Presentation on theme: "Real Forensics The hard way. Data Recovery ● What data/evidence can you retrieve from a hard drive. ● Usually dd is good enough ● Sometimes real help."— Presentation transcript:
Real Forensics The hard way
Data Recovery ● What data/evidence can you retrieve from a hard drive. ● Usually dd is good enough ● Sometimes real help is needed
Real Help ● Hard Drive recovered from Columbia Shuttle accident ● February 1, 2003 ● 400 Mbyte ● 99% of the data was recovered from a Xenon shear thinning experiment
Hard Drive Mounted on Plate
Ontrack Data Recovery ● Probably: – Remove the platters and cleaned them. – Rebuilt the Spindle assembly – Mounted in a new case – Exercised in a clean room
Hard Drive Architecture
Forensic Investigations ● Investigations ● Search Warrants ● Subpoena ● Surveillance ● Wire Taps ● NSL ● First some Law
Constitution ● Under what authority can one search and seize people and things ● All Law Enforcement activities must be traceable to the Constitution ● Especially search and seizure of potential evidence of suspected crime
Amendment IV The right of the people to be secure in their persons, houses, papers, and effects, against unreasonable searches and seizures, shall not be violated, and no Warrants shall issue, but upon probable cause, supported by Oath or affirmation, and particularly describing the place to be searched, and the persons or things to be seized.
Rights of People ● Secure against unreasonable searches ● Persons ● Houses ● Papers ● Effects ● Warrant ● Probable cause ● Under Oath ● Specified place, persons or things to be seized
4 th Amendment ● Protects people not places. ● People in their ● Persons, Houses, Papers, Effects ● Protects both tangible and intangible items. ● Includes oral communication ● 4 th Amendment covers only government searches.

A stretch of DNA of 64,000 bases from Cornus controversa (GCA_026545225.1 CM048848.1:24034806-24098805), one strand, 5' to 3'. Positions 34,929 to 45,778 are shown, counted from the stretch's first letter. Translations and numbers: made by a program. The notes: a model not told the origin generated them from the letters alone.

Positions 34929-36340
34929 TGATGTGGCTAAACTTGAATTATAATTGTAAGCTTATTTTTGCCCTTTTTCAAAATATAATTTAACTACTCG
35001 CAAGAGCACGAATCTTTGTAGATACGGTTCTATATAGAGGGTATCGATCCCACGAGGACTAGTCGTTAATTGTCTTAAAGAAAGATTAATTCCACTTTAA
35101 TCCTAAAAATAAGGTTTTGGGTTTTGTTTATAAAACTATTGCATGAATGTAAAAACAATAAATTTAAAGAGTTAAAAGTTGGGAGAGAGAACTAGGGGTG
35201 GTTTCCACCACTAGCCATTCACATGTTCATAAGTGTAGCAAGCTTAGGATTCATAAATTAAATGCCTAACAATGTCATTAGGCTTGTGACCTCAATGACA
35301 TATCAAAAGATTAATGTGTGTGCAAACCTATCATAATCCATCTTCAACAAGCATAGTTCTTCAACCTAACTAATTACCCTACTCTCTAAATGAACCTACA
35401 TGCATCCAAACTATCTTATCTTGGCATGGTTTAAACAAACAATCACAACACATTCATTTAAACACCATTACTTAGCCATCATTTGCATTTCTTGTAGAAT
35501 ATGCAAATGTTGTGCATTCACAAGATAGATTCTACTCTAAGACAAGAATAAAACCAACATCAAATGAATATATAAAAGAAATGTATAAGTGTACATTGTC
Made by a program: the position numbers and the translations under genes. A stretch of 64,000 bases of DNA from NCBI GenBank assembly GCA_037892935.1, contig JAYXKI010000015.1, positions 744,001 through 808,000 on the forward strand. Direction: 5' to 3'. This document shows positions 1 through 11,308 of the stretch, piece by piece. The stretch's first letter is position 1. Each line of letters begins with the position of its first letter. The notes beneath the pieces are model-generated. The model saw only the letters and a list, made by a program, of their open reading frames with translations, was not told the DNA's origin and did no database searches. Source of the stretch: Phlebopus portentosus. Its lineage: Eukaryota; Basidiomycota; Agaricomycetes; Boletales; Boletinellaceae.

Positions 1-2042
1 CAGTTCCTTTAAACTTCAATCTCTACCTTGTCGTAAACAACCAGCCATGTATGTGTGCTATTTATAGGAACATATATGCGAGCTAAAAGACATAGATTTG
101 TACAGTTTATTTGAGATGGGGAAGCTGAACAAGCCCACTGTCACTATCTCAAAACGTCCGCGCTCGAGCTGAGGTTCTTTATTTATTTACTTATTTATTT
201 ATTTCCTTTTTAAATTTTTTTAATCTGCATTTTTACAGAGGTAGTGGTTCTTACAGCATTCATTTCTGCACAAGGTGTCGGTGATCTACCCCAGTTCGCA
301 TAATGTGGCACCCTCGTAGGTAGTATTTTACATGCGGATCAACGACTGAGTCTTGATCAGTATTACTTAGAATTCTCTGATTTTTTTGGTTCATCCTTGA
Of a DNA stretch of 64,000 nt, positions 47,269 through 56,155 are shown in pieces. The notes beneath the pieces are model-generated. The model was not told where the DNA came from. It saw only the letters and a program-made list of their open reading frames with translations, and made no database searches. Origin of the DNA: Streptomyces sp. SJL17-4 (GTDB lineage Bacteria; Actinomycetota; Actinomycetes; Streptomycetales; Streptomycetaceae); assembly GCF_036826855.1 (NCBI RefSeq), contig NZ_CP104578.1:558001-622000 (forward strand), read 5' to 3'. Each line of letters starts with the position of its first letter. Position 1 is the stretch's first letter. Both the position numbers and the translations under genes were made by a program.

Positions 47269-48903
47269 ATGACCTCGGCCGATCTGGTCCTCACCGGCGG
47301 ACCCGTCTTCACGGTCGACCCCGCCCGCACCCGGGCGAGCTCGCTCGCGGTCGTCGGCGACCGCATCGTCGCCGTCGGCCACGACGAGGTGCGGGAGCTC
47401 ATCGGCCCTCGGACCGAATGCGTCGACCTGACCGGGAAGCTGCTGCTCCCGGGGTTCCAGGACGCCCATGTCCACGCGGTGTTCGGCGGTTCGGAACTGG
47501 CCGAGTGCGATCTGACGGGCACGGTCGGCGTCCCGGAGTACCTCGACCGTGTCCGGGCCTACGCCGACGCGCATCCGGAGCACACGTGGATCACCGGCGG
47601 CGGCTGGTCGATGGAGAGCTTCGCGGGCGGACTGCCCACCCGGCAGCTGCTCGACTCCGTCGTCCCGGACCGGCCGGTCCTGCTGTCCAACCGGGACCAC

Law Enforcement Investigation ● Fully supported by a duly obtained search warrant ● Full probable cause ● Adequately witnessed ● Formally executed ● Under judicial review ● Suspect can have redress in court.
Industrial Investigation ● Often secret, informal ● Authorization follows from ownership of place and things. ● Authority over people follows from employment contract. ● Only employee action can follow, unless law enforcement is called in. ● At which time legal procedures must be used. ● Employee have have redress is civil court.
System Recovery ● Exam of systems to discover what happened. ● Often to recover lost data ● Usually done be experts for hire. ● Usually not interested in preserving evidence for court presentation. ● Done with permission of the owner of the device.
Informal Investigation ● Done with full permission of the owner. ● Few procedures are followed. ● Of no evidentiary value. ● Be careful ● If you want to practice get some used ones from a recycler. ● If you find anything of a privacy nature destroy it.
Illegal Investigations ● Don’t do it! ● Get’s you nowhere. ● A lot of industrial and informal investigations are ultimately illegal. ● It will follow you for a long time.